img 1690
Smaller capacitors are always most affected by heat and age, these two are also not well.
img 1691
Overall, this is a ticking time bomb in electronics terms and must be resolved.
img 1693
My cleaning regimen helps minimise current and future damage. I use a process that neutralises and removes the electrolyte. You can see that happening, bottom centre. Some electrolyte seeps into the board though, working its way along inner layers. This damage cannot be undone, but we can minimise further damage with careful attention now.

img 1695

img 1696
Cleanser doing its work on capacitor electrolyte.
Board Refurbishment

Now I can see what I’m dealing with, faulty or damaged components make way for new parts.

img 1698
This op amp is badly affected by corrosion from leaking electrolyte.
img 1705
Here, I’ve removed the opamp and several other components nearby. That allowed me to further clean the affected area and, using a glass fibre pen, scour the remaining corrosion from the board and legs of mildly affected parts.
img 1708
Here I’ve just removed the Zener diodes D39 and D40. I replaced these with new parts, along with the op amp, C43 and C45.
img 1701
Main board ready for new parts.
img 1793
This is most of the new capacitors.
img 1796
All the small parts installed. Note the new op amp, Siemens film caps and premium Panasonic FC and FM electrolytics.
img 1797
Lovely Nippon Chemi Con LXY capacitors…
img 1798
And more Nippon Chemi Con KYB series used here. These are all amazing parts, super long lifespan, super low ESR, high temperature.
img 1799
Nichicon main filter capacitors round out the refurb of this board.

img 1800

img 1801
As always, neatness is very important to me. I even straighten all the transistors and other parts, something slightly OCD going on there…

img 1803

Reassembly, Testing & Adjustment

All the remains now is to put everything back together and do the final testing and adjustment.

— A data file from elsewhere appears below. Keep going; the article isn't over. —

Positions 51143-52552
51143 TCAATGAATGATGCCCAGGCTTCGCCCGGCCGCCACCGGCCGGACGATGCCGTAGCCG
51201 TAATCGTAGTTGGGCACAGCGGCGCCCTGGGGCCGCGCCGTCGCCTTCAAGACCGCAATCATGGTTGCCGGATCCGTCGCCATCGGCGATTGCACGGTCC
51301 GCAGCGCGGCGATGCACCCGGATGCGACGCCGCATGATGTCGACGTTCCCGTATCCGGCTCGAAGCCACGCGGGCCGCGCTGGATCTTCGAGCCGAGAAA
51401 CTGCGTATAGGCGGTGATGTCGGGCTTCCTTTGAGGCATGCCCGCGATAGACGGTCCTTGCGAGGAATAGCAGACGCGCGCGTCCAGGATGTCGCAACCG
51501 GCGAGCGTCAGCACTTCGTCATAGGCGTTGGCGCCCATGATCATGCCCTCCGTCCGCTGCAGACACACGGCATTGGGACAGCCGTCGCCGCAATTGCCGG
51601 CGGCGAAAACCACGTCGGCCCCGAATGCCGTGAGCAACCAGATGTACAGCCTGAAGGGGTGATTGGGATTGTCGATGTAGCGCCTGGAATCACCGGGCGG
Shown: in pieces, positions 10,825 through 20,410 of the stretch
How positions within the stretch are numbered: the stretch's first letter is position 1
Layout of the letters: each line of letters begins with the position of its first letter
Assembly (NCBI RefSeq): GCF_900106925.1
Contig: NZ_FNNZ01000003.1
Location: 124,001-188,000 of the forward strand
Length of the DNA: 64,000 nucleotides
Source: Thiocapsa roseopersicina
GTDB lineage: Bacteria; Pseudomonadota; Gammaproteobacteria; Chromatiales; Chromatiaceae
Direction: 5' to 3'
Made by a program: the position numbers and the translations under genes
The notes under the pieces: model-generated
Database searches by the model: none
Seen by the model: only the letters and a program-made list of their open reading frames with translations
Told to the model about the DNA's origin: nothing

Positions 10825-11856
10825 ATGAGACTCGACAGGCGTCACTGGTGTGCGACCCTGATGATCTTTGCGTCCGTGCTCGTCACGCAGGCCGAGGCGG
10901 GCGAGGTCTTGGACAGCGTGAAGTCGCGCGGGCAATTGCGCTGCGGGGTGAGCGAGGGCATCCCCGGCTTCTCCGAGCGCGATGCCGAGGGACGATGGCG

img 1804
Main board reinstalled in chassis, speaker wires connected.
img 1805
Input board in place…
img 1808
Wiring and all fasteners now secure.

img 1809

img 1811
These are all the parts I removed and replaced with new ones.
img 1815
Soak testing after bringing the amplifier up on a variac. Wires are mine, speaker cables mixed with bias test leads.
img 1814
Monitoring bias in left and right channels, over time.
The Restored Amplifier

Overall, I am very happy with this job. The amplifier is running very nicely now, very stable and she sounds great. The images below show the KAV-150a after final testing, adjustment and cleaning.

If you would like me to take a look at your Krell amplifier, don’t hesitate to get in touch.

img 1820

img 1821 img 1825

Liquid Mike

As a kid, I cherished my Tandy 200-in-1 electronics project lab, Dick Smith electronics kits, my Dad's hi-fi and my own first proper system. Later, I created Liquid Audio to help keep classic hi-fi gear alive and well. Our mission: to deliver TLC for classic Japanese, American and European hi-fi stereo equipment.

This Post Has 4 Comments

  1. Keepee

    Thanks.

    1. Mike

      No problem!

  2. Geert Rijvers

    great Mike..this is a great and fine review restoring a Krell Amp. Question: what cleaning regimen do you ure. Is it self made?

    1. Liquid Mike

      Hi Geert, thanks and I’m glad you enjoyed the article. I use a regimen I’ve developed that varies depending on the nature of the dirt, the equipment, and so on, but that generally gives really nice results as you see here. I don’t always apply it of course, but with these bigger jobs, it’s often my starting point.

Feel free to leave a comment and if you'd like advice or a booking, visit our Contact page!